New mechanisms for discussing economic issues, with a particular focus on macroeconomics and financial services, are being set up.
The ninth EU-India summit, hosted by French President Nicolas Sarkozy, opens in Marseilles today. As European Commissioner for External Relations and the Neighbourhood Policy, I wanted to take the opportunity to reflect on not only EU/India relations — our achievements, but also our ambitions for the future.Vital partner
The European Union views India as a vital partner. The importance we attach to the relationship is reflected in the establishment, in 2004, of the EU/India “Strategic Partnership.” For those less familiar with EU agreements with third countries, Strategic Partnerships are a kind of platinum version — the most comprehensive we can establish.
This year we conducted a joint review of progress to date. It would be an understatement to say that it’s good.
Over the last five years, EU-India Trade has more than doubled, with particularly strong growth of Indian inward investment. But that has not made us complacent. An EU-India wide-reaching Trade and Investment Agreement is currently being negotiated. We are convinced that it will further boost trade between our two economies. We are also setting up new mechanisms for discussing economic issues, with a particular focus on macroeconomics and financial services.
Another area where we look forward to strengthening our cooperation is transport. We will sign a Horizontal Agreement on Civil Aviation at the Summit. A similar agreement on maritime transport should hopefully be concluded before the end of this year.
The strengthening of our political dialogue — through setting up an annual security meeting, Indian membership of ASEM and EU observer status in SAARC — has delivered results. Our cooperation has advanced, even on such sensitive — but as we all know crucial — issues like counter-terrorism.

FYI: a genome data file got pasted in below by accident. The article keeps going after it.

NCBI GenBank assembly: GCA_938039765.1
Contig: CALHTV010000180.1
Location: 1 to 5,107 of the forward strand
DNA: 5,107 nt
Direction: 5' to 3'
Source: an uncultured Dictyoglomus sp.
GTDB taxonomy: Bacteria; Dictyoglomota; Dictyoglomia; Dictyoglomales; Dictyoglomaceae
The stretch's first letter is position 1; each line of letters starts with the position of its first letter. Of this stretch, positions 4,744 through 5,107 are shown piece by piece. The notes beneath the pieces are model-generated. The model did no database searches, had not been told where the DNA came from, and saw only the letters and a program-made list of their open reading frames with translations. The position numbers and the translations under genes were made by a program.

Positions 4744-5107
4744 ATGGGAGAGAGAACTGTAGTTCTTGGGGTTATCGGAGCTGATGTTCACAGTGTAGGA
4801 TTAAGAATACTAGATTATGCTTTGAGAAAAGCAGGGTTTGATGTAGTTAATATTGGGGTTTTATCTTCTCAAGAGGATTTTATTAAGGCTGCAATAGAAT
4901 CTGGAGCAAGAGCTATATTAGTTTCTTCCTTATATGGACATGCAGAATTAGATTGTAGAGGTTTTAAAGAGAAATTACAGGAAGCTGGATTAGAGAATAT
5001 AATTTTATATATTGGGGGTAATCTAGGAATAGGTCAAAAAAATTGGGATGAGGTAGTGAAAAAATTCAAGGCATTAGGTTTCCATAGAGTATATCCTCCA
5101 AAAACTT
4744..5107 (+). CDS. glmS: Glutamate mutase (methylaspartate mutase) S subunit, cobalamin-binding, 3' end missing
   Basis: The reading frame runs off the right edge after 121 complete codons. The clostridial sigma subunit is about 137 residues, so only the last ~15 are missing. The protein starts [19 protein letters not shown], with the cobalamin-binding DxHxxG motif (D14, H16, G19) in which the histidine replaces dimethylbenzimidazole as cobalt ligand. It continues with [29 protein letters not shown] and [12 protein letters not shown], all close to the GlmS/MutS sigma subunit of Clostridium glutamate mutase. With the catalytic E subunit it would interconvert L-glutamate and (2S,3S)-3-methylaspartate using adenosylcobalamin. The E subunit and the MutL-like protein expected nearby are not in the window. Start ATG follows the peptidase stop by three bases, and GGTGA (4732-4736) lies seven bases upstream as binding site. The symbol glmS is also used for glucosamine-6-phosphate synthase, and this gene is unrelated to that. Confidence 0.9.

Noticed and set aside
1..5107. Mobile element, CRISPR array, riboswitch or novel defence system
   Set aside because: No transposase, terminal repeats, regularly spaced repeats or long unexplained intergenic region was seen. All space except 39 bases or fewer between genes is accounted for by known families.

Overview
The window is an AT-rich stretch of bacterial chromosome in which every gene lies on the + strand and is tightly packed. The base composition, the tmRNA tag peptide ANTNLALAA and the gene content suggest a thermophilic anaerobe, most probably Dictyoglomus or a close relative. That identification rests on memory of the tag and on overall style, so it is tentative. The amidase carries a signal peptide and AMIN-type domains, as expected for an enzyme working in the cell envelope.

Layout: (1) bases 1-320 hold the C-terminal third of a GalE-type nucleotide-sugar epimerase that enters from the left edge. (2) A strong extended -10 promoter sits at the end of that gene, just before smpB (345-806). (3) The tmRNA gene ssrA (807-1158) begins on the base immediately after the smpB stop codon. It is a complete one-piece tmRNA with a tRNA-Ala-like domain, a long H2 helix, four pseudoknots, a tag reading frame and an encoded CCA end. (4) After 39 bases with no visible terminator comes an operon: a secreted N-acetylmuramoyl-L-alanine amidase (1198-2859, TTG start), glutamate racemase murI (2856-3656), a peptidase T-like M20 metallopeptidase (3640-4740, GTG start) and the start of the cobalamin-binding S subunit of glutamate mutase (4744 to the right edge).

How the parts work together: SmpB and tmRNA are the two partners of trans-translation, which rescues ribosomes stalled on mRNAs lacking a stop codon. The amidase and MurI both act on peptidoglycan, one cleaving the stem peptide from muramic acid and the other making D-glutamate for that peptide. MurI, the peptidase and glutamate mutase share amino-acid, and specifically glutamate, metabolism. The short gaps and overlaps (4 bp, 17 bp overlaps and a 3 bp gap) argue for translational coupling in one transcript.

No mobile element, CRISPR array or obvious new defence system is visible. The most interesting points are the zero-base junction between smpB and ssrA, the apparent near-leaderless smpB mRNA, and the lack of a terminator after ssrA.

Fighting poverty and achieving the MDGs — rightly the focus of much debate at the U.N. General Assembly in New York last week — have prompted both India and the EU to step up development cooperation. The EU remains a key partner in India’s major centrally sponsored schemes such as the Sarva Shiksha Abhiyan and the National Rural Health Mission.
We have been active in the field of culture and higher education. Indian students are well represented in European graduate programmes such as Erasmus Mundus. Another milestone
Economic, technical and scientific cooperation have broadened and deepened, culminating in the renewal of the EU-India Science and Technology Agreement. Another milestone will be reached on October 1, when the newly established European Business and Technology Centre will start to operate. The EBTC will act as a vector for boosting commercial and research links between Europe and India.
An EU-India Energy Panel has been established. The International Thermonuclear Experimental Reactor (ITER) Agreement, to which both India and the EU are parties, has come into force. Lastly, on energy, there is now a Safeguards Agreement between India and the IAEA. This, in addition to the Nuclear Suppliers Group waiver obtained earlier this month, will allow the EU to explore the possibility of working with India in the field of civil nuclear energy.
The final area of cooperation I wanted to mention is Climate Change — one of the major threats of our time. India is a key player in making progress at the next meeting in Poznan, whose success is essential if we are to arrive at a comprehensive post-Kyoto agreement by the end of next year in Copenhagen. At the Summit we will also be taking work forward in this area, agreeing an EU-India Joint Work Programme for Cooperation on Energy, Clean Development and Climate Change.
So why does this week’s summit matter? Because it’s the institutional mechanism for taking this excellent work further — work which is clearly bringing significant benefit to both India and the European Union.
(The writer is European Commissioner for External Relations and the Neighbourhood Policy.)